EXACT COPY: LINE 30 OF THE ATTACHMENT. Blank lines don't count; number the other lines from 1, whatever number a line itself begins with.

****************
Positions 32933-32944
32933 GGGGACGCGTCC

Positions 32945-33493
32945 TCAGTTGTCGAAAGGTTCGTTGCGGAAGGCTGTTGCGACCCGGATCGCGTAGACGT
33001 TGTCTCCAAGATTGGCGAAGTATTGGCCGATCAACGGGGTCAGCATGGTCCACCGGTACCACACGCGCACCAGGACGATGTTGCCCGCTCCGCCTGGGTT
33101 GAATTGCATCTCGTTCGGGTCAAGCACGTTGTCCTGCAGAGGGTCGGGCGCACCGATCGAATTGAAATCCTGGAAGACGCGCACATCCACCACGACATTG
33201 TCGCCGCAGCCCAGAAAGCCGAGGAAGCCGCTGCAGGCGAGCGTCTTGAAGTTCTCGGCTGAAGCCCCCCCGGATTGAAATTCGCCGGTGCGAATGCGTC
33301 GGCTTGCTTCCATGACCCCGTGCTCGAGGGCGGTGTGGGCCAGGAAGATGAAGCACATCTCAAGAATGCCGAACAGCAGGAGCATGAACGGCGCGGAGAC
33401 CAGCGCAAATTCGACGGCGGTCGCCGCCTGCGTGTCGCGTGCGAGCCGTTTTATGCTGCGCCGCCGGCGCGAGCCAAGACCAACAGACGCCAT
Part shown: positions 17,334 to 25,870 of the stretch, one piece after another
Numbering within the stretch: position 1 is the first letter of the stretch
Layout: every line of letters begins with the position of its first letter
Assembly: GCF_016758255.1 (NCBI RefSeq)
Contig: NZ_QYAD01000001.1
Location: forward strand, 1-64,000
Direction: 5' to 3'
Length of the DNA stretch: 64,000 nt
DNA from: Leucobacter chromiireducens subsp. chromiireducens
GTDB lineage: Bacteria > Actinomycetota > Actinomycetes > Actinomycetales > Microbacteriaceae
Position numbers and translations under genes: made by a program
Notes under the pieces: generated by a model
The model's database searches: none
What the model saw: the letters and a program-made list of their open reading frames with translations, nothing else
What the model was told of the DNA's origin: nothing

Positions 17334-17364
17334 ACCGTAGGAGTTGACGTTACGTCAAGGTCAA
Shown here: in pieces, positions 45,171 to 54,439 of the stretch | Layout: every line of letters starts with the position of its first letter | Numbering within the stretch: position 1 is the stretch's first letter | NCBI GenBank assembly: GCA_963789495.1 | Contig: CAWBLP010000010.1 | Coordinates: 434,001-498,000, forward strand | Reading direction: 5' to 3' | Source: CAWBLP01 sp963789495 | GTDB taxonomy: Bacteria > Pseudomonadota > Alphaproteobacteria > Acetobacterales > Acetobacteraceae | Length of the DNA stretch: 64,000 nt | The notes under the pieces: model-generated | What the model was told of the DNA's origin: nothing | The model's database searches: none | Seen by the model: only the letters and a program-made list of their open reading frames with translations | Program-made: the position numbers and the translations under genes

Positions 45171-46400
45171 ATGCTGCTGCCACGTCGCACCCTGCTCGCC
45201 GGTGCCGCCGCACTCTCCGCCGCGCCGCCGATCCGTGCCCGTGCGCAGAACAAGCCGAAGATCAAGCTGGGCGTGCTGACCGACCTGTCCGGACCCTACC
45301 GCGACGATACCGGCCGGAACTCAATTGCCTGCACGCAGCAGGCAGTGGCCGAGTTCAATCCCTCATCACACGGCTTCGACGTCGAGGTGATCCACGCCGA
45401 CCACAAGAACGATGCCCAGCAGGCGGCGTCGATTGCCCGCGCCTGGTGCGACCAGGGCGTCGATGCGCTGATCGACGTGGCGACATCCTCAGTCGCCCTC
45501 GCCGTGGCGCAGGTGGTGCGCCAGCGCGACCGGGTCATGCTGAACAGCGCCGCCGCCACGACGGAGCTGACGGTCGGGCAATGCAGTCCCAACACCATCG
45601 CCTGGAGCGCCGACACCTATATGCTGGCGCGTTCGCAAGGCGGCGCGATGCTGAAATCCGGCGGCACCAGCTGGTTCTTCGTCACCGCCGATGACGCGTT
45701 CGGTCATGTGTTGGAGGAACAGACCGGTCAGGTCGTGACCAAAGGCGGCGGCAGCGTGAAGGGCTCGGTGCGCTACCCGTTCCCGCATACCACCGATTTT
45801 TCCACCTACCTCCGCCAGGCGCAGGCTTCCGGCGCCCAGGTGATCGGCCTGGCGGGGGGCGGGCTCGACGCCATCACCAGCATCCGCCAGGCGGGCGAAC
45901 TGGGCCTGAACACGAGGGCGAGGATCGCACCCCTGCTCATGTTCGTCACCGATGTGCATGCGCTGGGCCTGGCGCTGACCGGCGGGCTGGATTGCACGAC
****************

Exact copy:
45201 GGTGCCGCCGCACTCTCCGCCGCGCCGCCGATCCGTGCCCGTGCGCAGAACAAGCCGAAGATCAAGCTGGGCGTGCTGACCGACCTGTCCGGACCCTACC